The ABIA’s functions are also defined by the Regents’ Bylaws. First, the ABIA advises the AD, who is supposed to seek and consider our advice on “all major financial and policy decisions with respect to the program on intercollegiate athletics.” Then, the ABIA makes, adopts, and enforces—”subject only to the ultimate authority of the president and the Board of Regents”—”the necessary rules and regulations governing all questions pertaining to the eligibility of players, intercollegiate relations, and membership in associations of universities and colleges organized for the regulation of athletics” (11.60) As for the APC, its function is—”subject to the final authority of the provost”—”to examine and appraise the academic performance of intercollegiate athletes, to determine their eligibility for competition in intercollegiate athletics, and to take any other action regarding such candidates as may seem necessary or appropriate under the circumstances (11.59).”
Now, according to “Rule 3. Membership” from the Big Ten Conference’s 2011-2012 Handbook, “Only a university having full and complete faculty control of its intercollegiate athletic programs may hold membership in the Conference. Faculty control is achieved whenever authority over a university’s intercollegiate athletic programs is vested in a university agency composed entirely of faculty members or in which faculty members are in a majority.” I first encountered this passage before I’d been appointed to the ABIA and, at the time, I wondered whether Michigan had any such agency (i.e. “composed entirely of faculty members or in which faculty members are in a majority” vested “with authority” over the university’s intercollegiate athletic programs).
Colleagues with greater knowledge of our institutional history weren’t sure, but they explained to me that up until 2001, there was an agency with a faculty majority called the Board in Control of Intercollegiate Athletics. This body appears to have been replaced by the ABIA and APC through amendments to the Regents’ Bylaws proposed by then University-President Lee Bollinger. Bollinger said at the time that “All of this is to make sure intercollegiate athletics don”t get out of control. The Athletic Department is not an independent body within the University but is subject to University policies.” He went on to explain that the “Board in Control should be, and has been, unmistakably advisory the name should be changed to reflect that.”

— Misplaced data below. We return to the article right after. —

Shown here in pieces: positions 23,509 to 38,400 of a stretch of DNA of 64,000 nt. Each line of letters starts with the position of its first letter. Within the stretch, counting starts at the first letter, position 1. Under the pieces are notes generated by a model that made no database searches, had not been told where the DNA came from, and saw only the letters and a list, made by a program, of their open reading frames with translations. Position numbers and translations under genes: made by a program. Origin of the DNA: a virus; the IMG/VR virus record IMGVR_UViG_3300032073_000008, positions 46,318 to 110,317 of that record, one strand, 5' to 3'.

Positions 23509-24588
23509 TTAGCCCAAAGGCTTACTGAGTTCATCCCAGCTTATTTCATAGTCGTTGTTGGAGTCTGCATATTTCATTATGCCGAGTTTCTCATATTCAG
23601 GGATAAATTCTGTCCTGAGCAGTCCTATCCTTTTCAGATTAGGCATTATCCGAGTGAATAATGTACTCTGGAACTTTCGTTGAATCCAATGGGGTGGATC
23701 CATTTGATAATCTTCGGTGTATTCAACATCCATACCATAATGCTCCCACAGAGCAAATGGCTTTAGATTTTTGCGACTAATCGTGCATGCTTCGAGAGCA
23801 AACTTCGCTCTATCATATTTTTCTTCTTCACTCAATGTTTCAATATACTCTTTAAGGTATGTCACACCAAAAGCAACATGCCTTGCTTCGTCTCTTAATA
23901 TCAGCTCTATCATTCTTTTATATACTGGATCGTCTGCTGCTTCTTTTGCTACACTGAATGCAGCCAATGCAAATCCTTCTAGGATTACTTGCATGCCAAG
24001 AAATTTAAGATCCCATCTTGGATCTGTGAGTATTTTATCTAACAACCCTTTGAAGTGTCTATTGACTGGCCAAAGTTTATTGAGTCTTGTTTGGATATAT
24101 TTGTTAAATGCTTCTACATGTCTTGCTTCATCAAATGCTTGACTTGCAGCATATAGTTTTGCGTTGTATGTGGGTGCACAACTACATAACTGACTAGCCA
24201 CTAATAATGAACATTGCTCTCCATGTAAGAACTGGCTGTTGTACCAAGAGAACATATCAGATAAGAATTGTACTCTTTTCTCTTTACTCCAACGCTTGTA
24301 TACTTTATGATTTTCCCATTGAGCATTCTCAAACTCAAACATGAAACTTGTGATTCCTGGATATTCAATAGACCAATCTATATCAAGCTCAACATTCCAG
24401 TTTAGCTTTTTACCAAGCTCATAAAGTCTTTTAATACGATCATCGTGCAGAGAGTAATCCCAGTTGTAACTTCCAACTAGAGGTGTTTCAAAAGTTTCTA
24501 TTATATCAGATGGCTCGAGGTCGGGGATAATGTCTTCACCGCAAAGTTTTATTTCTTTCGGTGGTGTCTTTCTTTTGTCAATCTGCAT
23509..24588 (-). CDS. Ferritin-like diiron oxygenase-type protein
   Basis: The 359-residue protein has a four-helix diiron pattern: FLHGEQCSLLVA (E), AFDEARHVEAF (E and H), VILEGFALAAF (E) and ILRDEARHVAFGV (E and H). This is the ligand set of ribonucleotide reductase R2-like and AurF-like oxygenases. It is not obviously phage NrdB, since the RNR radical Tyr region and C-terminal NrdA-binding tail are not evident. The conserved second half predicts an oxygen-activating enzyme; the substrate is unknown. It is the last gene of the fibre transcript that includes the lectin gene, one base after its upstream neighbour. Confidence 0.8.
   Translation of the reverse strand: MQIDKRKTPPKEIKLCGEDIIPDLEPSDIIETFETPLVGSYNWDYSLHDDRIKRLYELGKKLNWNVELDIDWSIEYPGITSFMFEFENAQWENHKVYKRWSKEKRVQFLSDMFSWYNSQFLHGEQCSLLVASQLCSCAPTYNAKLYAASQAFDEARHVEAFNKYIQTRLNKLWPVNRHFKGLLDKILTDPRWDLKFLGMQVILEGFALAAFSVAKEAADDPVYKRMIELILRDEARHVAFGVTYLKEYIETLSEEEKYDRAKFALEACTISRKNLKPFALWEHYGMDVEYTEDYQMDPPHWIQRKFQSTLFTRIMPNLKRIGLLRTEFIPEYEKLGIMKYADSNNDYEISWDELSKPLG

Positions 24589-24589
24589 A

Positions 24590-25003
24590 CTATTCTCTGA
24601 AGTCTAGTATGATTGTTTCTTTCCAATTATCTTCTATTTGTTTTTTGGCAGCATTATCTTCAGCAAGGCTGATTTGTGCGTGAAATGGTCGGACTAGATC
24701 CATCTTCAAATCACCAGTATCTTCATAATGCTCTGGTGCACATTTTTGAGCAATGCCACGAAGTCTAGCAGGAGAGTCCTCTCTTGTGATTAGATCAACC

According to The Michigan Daily‘s article on the change, “Bollinger said he wants to limit the authority of the Board in Control to issues in which academic and financial concerns collide, such as extending the sports season for playoffs even when such a move could compromise students” academic life by conflicting with exams,” but, quoting Bollinger now, “the question of whether our football players should practice in a national playoff should not be rested [sic] in the board.”
Apparently, some members of the faculty-comprised Senate Assembly Committee on University Affairs voiced concerns that this put the University’s policies at odds with both the Big Ten and the NCAA’s membership criteria. Of even greater concern to the faculty at the time was the codification of the merely advisory function of the newly constituted ABIA: “‘If the president is the one making the final decision,” one faculty members asked, “is there a reason why the president should seek the advice of the Board in Control?'” Bollinger, according to the article “said that although changes to the bylaws will place more power in the hands of the president, he does not believe the Board in Control’s concerns will be ignored or that the University”s Big Ten membership will be compromised.” Some might argue that the APC’s authority over academic standards and eligibility or the President’s final authority on all these questions satisfies the membership criteria concerning “complete faculty control” described in the Big Ten Handbook.
I’m not so sure it does. But—surprise!—that might be okay with me since I’m not even sure that “complete faculty control” over athletics is a principle I support without qualification. I believe faculty with expertise in the matters constituting the intersection of athletics with the university’s mission (education, health and well-being, economics, ethics and culture) should be represented as the majority on a board that collectively has complete control. But I also believe that students (both non-athletes and, especially, athletes) should be on that board. Finally, I think it’s important to have representatives of the athletic department administration and the university’s central administration on the board, without a vote.